While you might be highly skeptical if Thor Hyerdahl’s theories of the population of the Pacific islands (he postulated that South Americans sailed to these islands on balsa wood rafts – which has been disproven with DNA research), you have to admire his determination to prove a point. As for the movie? It’s fun to watch, but a little stiff at times. There’s only so much optimistic bronzed Nordic dudes I can handle.
Sure, I liked this, but I can’t figure out how to summarize my thoughts on it. I wish I could just make a painting to describe it. The movie has definite “acts” which make it almost like 3 (or how many acts the are) movies in one. If you’re interested in the motivations of a forgotten artist, check it out.
I have a bit of a rare perspective on this, as I hiked the Pacific Crest Trail myself… a few years after Cheryl Strayed did. Because of this, I was focused on a different character – the PCT itself. There’s a lot the movie gets right about the PCT – some of the scenery, the other hikers, and the challenges along the way. But there was just too much ‘wrong’, and that kept me distracted the whole way through. Right at the start, we see Cheryl trying to set up her tent near the start of the trail. But, she’s not at the start of the trail, she’s at Smith Rock State Park in Oregon – 2000 miles from the start of the trail. So, instead of watching Cheryl Strayed, I’m watching Reese Witherspoon… and wondering why they filmed this scene where they did. This kind of thing happened frequently through the movie, and kept pulling me away from the story (another example is a view of the landscape in Northern California, which is clearly Southern California – would it have been that hard to get a stock shot of Mt. Shasta?). I realize that when you shoot a movie, you have to make some practical compromises. But it would not have taken much effort to get some of these details right, and that might have made the movie amazing, instead of just decent.
Something was broken with this movie. I almost hate to admit it, because I respect Angelina Jolie, but the directing was well… lacking. The story was told very straightforwardly (and technically sound), but I always had the feeling that these were actors standing around acting. I didn’t feel transported into the movie – like I was standing right there with them. Instead it was more like: this happened, then this happened, then that happened… all with perfect lighting, the perfect angle, and makeup & costumes that looked like makeup and costumes. Maybe the book kind of ruined this for me. The book was compelling – any movie would have a difficult time living up to that. Oh well, it wasn’t bad, it just wasn’t great.
Based on the true story of how creepazoid gazillionaire John DuPont (of the DuPont family) “adopted” US wrestling for a time in the mid 1980s. There’s not a lot of money in wrestling (the real kind, not the entertainment kind), so when a weirdo with money builds a state-of-the-art wrestling center on his estate, it’s an offer too good to reject. Of course, things go from weird to creepy to unhealthy to dangerous in a one way spiral of madness. DuPont has created a fantasy land disconnected from reality. He pines for the approval of his aloof mother, and wants desperately to be “someone important”. Instead, he’s just a rich fool… Deep down, he knows this, so he fills his life with distractions and tries to buy his way into relevance.
Like most movies based on a true story, this one takes liberties with how things actually happened. But the essence of the actual events and characters is there. It’s a dark movie from start to finish. Even the somewhat lighthearted moments are tense. If I had any complaint, it’s just that the sound is too quiet. I realize it was like this purposefully – to help set the mood (and it worked), but on a purely practical level, I need at least a little volume to be able to hear what’s being said.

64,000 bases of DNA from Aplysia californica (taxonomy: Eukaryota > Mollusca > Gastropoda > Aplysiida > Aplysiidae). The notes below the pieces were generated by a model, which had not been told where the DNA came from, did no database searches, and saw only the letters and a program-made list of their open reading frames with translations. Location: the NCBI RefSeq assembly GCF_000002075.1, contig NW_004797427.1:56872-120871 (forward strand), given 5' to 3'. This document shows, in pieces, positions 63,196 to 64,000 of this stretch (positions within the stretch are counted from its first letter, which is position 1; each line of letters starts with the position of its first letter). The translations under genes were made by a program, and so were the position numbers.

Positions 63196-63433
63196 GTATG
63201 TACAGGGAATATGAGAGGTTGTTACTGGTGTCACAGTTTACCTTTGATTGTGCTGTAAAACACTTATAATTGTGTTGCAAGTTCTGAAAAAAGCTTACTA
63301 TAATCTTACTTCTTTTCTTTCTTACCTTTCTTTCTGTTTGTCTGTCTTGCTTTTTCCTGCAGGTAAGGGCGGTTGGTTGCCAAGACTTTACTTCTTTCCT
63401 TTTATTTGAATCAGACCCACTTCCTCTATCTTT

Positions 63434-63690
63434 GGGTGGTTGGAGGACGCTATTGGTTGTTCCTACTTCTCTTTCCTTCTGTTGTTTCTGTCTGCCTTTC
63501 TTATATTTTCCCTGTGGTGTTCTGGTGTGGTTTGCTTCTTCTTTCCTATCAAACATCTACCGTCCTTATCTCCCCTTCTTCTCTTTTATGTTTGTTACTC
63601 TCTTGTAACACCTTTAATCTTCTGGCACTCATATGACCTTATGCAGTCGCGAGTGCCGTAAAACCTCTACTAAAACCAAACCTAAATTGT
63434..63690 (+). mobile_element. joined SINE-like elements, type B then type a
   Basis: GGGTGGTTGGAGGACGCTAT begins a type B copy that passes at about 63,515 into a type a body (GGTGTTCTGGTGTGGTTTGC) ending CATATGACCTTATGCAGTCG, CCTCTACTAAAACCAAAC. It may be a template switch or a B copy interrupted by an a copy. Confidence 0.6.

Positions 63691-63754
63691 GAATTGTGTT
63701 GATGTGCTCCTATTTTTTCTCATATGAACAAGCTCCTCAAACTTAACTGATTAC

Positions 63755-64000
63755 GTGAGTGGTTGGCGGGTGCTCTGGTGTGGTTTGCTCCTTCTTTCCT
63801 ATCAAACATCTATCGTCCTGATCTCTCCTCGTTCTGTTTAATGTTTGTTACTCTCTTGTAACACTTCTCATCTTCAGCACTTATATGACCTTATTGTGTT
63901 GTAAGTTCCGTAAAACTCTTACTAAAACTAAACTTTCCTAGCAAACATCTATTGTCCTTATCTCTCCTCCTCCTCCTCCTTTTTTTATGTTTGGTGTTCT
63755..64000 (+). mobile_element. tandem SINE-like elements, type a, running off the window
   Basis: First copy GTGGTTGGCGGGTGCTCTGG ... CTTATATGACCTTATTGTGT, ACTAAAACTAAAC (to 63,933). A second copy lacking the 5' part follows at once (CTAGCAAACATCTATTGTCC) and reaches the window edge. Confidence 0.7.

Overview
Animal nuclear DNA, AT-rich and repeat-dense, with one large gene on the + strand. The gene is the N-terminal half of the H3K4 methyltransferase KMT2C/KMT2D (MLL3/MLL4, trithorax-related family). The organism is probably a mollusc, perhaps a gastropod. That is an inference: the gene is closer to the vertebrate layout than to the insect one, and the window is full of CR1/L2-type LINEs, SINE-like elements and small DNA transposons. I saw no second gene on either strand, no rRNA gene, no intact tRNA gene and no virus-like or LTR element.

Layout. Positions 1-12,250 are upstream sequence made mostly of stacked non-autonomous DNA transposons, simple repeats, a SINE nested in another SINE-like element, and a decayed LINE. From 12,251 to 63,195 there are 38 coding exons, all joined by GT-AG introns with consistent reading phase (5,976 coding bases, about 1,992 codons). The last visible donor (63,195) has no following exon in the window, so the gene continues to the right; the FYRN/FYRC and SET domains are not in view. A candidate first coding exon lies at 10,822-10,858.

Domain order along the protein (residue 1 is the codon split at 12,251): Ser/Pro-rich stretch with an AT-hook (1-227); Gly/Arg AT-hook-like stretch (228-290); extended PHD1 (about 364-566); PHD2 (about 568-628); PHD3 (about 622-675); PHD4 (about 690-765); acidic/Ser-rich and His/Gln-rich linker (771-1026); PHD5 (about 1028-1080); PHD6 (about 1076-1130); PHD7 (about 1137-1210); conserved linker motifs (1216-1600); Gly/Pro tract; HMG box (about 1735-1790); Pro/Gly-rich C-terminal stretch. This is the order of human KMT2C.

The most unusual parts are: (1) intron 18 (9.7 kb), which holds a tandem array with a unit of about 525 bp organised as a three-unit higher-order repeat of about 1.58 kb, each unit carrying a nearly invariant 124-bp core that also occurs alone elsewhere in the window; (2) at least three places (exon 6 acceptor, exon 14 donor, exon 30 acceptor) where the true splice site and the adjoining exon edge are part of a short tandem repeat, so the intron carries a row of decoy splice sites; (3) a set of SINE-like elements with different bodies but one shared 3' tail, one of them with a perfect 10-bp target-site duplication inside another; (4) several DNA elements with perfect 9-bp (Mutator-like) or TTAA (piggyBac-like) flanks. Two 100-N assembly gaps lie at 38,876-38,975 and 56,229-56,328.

The acting was all excellent all around. Steve Carell deserves a gold medal for his portrayal of DuPont. I get the heebee-jeebee’s just thinking about it.
I’m a sucker for Icelandic movies… but this one stood on its own as a “good movie that happened to be Icelandic”. It had a small town feel that is quintessentially Icelandic – where you get the sense that everyone is part of a large extended family.
The movie is a little-known true story about the improbable survival of a fisherman, who has to swim many miles to shore in ice-cold waters after his boat sinks. Most people succumb to the cold after 20 minutes, but somehow he survives.
Perhaps the best part of this movie was the way it didn’t overdramatize the story – it just told the story. The hero wasn’t some kind of super-human, just really lucky by a quirk of genetics. And perhaps best of all, the events of the story don’t really change his essence. In his darkest moments, he makes a deal with God that if he survives, he’ll finally go talk to that girl he likes. But, he never follows through. Why? Because his character was simply like that. That made the movie true to me.
I got the impression someone was sitting in an office thinking, “You know, Anthony Hopkins could play a great Hitchcock”. And they were right – he did… Then, they really tried to build a movie around the idea. As window into another time and place, it was fun to watch. But, movies like this work better if they stand on their own. If the main character wasn’t Alfred Hitchcock, and this was just a movie about the struggles of a fictional director, it’d be completely forgettable. Anyway, I suppose I am glad they made it, and glad I watched it… kind of like stepping into a time machine and being a fly on a wall for a bit.
Wow. Not only was this a great story, it was written & filmed well… and delivered in a wrapper that actually made some sense. Count me among those who believe we don’t know the whole truth about who Shakespeare was. Was this the true story? Part of it? Possibly… Surely, I don’t believe all the details of this particular drama, but I think the premise holds a lot of merit. We hardly know the truth about events that have happened in our lifetime, and we’re supposed to believe that we know the truth about Shakespeare?